• Congratulate the parties on any positive steps they've already taken, such as recent improvements, as well as their past positive history or the fact that they have simply turned up to this meeting.
  • Be clear that your role is to help both parties get a good outcome, not to provide them with solutions. They will need to work hard to find workable solutions. Explain that your role is to guide the process and keep them on track, so the conflict does not get out of control.

  • Inspire their confidence in you by being competent and professional, clear as to the agenda, how the meeting will be run, reminding people about any ground rules for the meeting, including no interrupting, keeping it respectful, and looking for solutions for the future rather than dwelling on blame or personal attacks.

  • Speak about their common desire to achieve a good outcome. This is best expressed by the individuals themselves if you ask them directly, “Why do you want this difficulty/conflict solved?” If they have difficulty expressing a reason, they may need some prompting, or you can assume the best, that they desire to get their relationship back on track, to get a fair outcome, or to agree on the way forward.

  • Discuss other reasons they want to resolve their dispute, some they may have in common, such as their need to have an easier working relationship.

  • Encourage gestures of goodwill. Hopefully, people will be open to any coaching you have given them beforehand and come to the meeting with a positive frame of mind. Goodwill can be demonstrated by words and actions, such as greeting each other pleasantly, agreeing where possible, and demonstrating flexibility.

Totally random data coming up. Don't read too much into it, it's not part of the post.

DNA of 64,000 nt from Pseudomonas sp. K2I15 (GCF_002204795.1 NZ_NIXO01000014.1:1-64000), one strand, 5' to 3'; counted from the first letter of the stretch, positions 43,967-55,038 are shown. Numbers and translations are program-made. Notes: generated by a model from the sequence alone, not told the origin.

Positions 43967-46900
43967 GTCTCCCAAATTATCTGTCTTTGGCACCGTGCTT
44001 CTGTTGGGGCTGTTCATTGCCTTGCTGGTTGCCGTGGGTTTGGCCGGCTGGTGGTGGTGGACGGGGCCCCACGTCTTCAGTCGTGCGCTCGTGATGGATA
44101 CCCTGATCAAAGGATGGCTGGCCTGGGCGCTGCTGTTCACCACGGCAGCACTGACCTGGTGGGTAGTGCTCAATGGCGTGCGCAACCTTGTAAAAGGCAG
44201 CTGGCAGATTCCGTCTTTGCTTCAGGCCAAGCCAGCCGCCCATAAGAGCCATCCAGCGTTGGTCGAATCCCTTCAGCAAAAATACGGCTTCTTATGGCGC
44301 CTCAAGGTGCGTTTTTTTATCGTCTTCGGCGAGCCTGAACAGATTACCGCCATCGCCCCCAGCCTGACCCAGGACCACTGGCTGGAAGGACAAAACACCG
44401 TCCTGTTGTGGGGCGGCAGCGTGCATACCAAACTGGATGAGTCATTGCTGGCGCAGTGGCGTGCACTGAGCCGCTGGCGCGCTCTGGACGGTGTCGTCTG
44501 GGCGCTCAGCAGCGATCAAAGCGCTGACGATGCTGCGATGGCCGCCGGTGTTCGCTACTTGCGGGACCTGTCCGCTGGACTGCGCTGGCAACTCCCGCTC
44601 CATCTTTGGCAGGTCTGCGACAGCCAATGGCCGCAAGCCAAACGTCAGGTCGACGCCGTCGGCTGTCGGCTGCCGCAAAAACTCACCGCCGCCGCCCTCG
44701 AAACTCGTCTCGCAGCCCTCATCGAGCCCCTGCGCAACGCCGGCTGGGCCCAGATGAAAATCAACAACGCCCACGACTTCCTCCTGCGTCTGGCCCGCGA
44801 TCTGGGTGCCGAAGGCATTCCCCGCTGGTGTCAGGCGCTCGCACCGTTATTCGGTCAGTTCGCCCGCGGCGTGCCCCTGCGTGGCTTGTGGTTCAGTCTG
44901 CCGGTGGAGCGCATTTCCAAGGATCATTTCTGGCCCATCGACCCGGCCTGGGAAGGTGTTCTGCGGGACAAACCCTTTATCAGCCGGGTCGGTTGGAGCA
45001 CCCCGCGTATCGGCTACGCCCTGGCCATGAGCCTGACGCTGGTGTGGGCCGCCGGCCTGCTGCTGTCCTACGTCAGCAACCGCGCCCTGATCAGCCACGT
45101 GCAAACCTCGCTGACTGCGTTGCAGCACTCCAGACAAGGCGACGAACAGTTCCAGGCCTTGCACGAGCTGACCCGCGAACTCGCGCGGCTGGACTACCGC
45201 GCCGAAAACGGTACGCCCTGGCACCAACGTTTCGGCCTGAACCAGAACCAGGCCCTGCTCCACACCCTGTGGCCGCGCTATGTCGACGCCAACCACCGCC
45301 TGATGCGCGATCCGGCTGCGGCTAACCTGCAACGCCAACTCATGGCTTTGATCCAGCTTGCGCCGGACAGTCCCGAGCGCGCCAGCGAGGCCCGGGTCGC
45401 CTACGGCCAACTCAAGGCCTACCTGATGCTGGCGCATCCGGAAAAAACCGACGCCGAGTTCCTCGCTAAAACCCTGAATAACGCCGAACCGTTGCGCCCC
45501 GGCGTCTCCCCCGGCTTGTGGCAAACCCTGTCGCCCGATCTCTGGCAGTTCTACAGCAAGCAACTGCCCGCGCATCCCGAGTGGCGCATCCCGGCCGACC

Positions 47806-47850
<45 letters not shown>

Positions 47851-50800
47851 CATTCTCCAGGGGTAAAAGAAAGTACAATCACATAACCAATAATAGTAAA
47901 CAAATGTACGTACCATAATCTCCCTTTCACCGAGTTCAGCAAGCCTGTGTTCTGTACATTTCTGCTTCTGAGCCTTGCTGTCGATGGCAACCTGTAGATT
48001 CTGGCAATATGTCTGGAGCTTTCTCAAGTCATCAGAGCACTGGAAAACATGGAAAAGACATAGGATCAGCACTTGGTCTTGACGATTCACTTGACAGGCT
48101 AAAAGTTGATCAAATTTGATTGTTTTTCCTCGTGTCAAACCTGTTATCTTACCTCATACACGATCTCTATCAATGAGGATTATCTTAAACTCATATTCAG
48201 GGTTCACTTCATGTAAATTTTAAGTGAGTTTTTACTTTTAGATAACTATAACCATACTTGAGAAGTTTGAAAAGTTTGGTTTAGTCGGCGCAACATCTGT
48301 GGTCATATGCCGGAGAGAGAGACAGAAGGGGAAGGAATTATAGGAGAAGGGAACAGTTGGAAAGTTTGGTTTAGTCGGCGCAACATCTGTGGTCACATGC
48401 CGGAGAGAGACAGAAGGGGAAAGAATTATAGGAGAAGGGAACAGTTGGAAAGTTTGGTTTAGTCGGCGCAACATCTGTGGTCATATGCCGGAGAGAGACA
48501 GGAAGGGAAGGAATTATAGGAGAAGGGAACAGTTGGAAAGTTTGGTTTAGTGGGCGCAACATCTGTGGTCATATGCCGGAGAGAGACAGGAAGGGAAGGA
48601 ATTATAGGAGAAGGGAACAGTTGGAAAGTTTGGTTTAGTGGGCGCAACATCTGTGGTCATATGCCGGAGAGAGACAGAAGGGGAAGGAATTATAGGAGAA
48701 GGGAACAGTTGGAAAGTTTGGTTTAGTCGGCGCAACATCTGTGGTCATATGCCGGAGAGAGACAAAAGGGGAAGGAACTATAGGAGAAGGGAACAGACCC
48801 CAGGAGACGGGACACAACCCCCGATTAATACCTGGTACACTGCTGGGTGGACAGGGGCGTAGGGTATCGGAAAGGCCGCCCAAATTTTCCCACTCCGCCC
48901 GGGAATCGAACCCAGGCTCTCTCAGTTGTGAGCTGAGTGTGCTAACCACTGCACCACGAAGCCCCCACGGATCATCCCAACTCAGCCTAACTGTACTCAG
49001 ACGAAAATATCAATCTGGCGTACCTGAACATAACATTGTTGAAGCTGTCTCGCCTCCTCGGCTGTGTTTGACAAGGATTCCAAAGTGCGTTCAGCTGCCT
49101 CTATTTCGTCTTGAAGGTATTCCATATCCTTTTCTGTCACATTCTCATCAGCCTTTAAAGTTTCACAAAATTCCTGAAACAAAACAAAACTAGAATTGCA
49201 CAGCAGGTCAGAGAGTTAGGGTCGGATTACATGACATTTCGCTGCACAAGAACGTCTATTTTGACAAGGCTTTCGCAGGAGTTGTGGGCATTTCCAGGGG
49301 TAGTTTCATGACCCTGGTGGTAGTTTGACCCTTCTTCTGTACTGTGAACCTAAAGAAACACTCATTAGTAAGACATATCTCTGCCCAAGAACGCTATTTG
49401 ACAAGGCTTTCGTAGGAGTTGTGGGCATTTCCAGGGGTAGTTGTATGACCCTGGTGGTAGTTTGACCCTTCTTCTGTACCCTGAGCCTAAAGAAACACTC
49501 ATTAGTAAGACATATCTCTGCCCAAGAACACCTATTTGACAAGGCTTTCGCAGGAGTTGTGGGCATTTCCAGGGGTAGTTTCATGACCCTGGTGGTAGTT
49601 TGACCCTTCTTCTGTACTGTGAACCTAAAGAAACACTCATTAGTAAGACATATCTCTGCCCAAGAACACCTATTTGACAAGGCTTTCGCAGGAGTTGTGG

• One or both parties may be in a position to apologize for their part, for how their behaviour came across, or to express a hope that they can put their difficulties behind them for the sake of their relationship. Conciliatory behaviour, such as making amends or choosing to forgive or let go of hurt, are all helpful gestures you can encourage beforehand. Such gestures do not always elicit an immediate positive response. So people must be prepared to take helpful actions but not expect others to immediately reciprocate.

  • Interrupt problem patterns of communication. When separate meetings beforehand are not possible, structure the joint meeting so that each party can share, without interruption, their perspective, concerns, and wishes for the future. It can be helpful if the other party is willing to acknowledge what they have heard and ask clarifying questions if needed.